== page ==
Security vs. Convenience
Although my intent is not to start the next GNOME/KDE-level war, it seems there must be a happy medium between total desktop insecurity and total desktop unusability. Linux offers so many ways to secure data that it's important to realize it's okay for folks to have different needs and desires. Sure, there are some basic security measures we all should take—things like:
- Don't write your password on a sticky note fastened to your monitor.
- Don't leave your e-mail account logged in on a public computer.
- Keep your system updated.
- Do have a password.
- Don't use “password” as your password.
Apart from that, and I'm sure a few other common-sense practices, security is different for different users and different situations. Take the password scenario—it's very good to have a complex password. But, if your screensaver kicks on every three minutes of inactivity and requires you to type that complex password, your security measures have taken you hostage.
Now before I get hate mail (you know who you are, you've likely already started writing a comment here below), let me assure you, I'm not advocating insecure computer practices. What I am advocating is freedom. If I want my laptop to auto-log in, and not lock the screen with the screensaver, as long as it's only my data being exposed, it should be okay. Sadly, when it comes to freedom, we need to let people have the freedom to do dumb things too. And now if you'll excuse me, I need to try to remember my luggage combination, “1, 2, 3, 4, 5...”.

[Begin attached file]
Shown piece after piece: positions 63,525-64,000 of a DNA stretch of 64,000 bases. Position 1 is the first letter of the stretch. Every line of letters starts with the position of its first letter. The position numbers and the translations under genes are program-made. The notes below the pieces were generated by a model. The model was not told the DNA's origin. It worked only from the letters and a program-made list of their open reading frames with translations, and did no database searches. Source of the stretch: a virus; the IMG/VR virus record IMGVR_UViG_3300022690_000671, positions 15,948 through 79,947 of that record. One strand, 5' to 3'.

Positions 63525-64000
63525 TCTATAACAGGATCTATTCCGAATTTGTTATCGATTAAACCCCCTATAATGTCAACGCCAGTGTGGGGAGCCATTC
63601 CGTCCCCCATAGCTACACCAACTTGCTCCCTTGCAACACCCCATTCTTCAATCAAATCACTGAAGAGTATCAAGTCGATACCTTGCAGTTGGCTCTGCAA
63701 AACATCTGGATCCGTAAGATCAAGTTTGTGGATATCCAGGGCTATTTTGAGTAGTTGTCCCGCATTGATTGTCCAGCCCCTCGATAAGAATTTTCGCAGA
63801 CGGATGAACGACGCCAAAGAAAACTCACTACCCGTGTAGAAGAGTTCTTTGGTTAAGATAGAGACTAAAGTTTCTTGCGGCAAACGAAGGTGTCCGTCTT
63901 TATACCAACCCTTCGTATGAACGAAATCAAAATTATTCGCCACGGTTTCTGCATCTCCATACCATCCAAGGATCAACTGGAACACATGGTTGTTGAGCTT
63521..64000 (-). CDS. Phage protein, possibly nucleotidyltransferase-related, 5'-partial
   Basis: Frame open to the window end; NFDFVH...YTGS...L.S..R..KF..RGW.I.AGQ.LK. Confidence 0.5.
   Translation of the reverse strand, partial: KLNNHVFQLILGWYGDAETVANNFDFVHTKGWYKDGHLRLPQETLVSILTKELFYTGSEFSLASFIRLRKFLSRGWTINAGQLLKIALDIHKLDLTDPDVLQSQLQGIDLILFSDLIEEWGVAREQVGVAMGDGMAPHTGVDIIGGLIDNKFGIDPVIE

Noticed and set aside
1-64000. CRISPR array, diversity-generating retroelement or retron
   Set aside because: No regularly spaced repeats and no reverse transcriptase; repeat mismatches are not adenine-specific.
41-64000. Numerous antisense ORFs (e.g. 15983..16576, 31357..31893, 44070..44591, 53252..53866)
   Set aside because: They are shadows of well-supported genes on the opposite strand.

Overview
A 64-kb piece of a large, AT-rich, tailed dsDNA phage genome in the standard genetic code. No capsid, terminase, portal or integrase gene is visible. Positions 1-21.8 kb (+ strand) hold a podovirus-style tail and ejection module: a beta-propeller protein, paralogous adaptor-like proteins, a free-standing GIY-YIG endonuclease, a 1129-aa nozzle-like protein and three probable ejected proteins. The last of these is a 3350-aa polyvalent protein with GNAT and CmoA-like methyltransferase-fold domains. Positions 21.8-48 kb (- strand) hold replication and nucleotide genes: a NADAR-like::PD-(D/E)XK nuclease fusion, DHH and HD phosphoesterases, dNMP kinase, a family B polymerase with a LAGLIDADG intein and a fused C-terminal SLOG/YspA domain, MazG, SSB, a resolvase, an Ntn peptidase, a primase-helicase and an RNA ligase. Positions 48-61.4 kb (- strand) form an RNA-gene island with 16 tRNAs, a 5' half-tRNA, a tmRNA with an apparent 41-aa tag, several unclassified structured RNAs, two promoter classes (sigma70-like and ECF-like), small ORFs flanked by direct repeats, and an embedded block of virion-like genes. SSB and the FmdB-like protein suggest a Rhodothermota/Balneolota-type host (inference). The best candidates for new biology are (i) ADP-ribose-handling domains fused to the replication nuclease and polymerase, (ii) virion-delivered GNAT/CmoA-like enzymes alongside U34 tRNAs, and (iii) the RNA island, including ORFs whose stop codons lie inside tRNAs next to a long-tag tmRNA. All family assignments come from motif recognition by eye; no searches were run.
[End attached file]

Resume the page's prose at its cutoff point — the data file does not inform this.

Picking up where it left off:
Fast/Flexible Linux OS Recovery
On Demand Now
Join Linux Journal's Shawn Powers and David Huffman, President/CEO, Storix, Inc.
Free to Linux Journal readers.Register Now!
- Download "Linux Management with Red Hat Satellite: Measuring Business Impact and ROI"
- Sony Settles in Linux Battle
- Libarchive Security Flaw Discovered
- Profiles and RC Files
- Maru OS Brings Debian to Your Phone
- Understanding Ceph and Its Place in the Market
- Snappy Moves to New Platforms
- The Giant Zero, Part 0.x
- Astronomy for KDE
- Git 2.9 Released